What are Dental Implants?
A dental implant is a metallic foundation fixed into the jawbone to act as the attachment point for artificial teeth. The teeth are selected to match your natural teeth. In simple terms, we can call the implant "an artificial tooth root." Most dental implants are made of titanium, making it easy for them to integrate with the bone without any adverse effects.
Dental Implants Procedure
Before the dental implant procedure, your dentist or oral surgeon will conduct a comprehensive evaluation to ensure the implant will match your natural teeth. They will also use anesthesia to minimize pain during the procedure. This could be via general sedation, IV, or local injection.
The dental implant procedure comes in several phases. During the initial stage, the surgeon will make an incision on your gum to expose the jawbone. They will then drill a small hole where the implant will be inserted. This process can take several hours. After the procedure, you'll be allowed to leave the clinic, and you may come back after a few days to have the sutures removed.
Following the procedure, the dentist will allow time for the implant and bone to fuse. This process is known as osseointegration. Titanium is biocompatible with bone. That's why dental implants may last a lifetime. This process takes about 3 to 6 months and can even go up to 7 months for the upper jawbone.
After the bone and implant integrate and heal, the abutment is inserted. This is a metal connector that holds and supports the crowns. At times, the abutment is attached to the implant when inserted.
Selecting Your Ideal Artificial Teeth
After your gums have healed, it's time to choose your desired artificial teeth. Your dentist will help you to pick artificial teeth that match your natural teeth. In this case, you can choose, fixed, removable, or a combination of the two. The crowns are then screwed onto the abutment.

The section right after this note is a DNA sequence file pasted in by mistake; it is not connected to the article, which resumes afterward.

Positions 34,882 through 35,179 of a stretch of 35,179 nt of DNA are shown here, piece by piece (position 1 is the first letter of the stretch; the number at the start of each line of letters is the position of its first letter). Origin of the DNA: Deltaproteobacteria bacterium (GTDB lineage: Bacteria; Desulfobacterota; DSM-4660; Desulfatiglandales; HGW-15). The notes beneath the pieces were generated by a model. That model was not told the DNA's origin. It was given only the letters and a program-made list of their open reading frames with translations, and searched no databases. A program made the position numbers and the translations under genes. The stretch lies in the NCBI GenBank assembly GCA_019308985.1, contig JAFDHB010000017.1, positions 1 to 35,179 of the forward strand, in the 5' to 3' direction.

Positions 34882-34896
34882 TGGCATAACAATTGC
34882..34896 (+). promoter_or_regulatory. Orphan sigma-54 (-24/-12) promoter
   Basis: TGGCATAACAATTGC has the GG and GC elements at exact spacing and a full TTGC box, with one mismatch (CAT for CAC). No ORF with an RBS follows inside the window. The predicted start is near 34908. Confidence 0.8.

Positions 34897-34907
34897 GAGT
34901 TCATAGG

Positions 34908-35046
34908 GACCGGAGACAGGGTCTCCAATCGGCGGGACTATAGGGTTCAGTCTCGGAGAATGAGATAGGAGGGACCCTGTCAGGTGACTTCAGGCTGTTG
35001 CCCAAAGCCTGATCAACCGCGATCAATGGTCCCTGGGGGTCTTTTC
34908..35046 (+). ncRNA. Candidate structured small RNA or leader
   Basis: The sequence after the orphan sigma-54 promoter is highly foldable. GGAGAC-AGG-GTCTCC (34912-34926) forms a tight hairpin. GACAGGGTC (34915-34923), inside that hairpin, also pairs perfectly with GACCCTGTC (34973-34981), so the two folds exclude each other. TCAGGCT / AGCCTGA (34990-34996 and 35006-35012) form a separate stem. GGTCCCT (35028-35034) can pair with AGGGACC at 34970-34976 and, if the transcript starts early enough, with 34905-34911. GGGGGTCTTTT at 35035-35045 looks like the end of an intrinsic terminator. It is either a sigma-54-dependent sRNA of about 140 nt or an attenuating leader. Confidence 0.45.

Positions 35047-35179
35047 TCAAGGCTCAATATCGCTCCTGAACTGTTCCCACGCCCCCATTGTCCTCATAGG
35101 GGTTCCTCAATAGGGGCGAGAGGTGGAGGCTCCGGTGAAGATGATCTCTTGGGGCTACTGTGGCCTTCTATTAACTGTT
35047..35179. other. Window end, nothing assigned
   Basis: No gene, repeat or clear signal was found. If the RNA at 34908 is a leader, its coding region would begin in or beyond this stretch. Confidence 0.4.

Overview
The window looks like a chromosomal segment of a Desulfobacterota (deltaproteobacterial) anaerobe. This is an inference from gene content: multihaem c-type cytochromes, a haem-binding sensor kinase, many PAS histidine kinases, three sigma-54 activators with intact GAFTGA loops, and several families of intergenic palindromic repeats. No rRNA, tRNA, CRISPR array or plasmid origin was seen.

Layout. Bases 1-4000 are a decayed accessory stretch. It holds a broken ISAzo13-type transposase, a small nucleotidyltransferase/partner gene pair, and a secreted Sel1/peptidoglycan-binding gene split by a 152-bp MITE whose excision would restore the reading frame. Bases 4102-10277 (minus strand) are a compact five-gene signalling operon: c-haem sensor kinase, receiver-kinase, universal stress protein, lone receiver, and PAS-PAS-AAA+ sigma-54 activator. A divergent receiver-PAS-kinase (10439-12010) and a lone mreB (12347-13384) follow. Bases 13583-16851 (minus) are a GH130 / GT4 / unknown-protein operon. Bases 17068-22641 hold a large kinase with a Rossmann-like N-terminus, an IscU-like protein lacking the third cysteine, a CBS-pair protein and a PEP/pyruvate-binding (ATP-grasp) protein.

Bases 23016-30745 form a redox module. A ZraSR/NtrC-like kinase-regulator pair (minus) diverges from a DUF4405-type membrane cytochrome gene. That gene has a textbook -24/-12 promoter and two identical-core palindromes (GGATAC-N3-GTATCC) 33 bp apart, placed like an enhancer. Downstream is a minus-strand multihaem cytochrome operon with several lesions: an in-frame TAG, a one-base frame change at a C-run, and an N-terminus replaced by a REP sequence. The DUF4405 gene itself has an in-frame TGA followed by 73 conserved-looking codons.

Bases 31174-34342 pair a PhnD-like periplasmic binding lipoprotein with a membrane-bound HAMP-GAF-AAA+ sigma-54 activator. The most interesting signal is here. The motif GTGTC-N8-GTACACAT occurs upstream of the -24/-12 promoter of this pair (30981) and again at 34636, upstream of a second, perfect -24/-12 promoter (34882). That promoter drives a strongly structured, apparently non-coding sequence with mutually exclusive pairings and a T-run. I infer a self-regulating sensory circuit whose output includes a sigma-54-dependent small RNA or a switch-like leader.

On rare occasions, your dentist may consider a one-stage dental implant, commonly called "teeth in a day." This is a modern form of implantation whereby the implant, abutment, and a temporary crown are installed in one day. The permanent crown is inserted after around three months when the implant and bone have fused completely.
Most dentists don't prefer this procedure since it presents a higher chance of implant failure. Most oral surgeons and dentists believe the multistage method offers better and long-lasting results.
After the Procedure
Just like any other type of dental surgery, you should expect some discomfort after the procedure. They include pain, minor bleeding, bruised skin and gums, and rarely, swelling of the gums and face. Your doctor will prescribe some antibiotics to prevent infections and medications to arrest the pain.
If the discomfort, pain, or swelling worsens several days after the surgery, you need to immediately contact your dentist. Also, consider eating soft foods after the surgery to allow the site to heal.
Typically, most dental implants are successful. Research shows a success rate of 98% for these implants. However, this mainly depends on the jaw the implant is inserted. If you take good care of these implants, they can last a lifetime.
Are you in need of dental implant services today? Contact us now! Our experienced and highly trained dentists and surgeons are ready to help.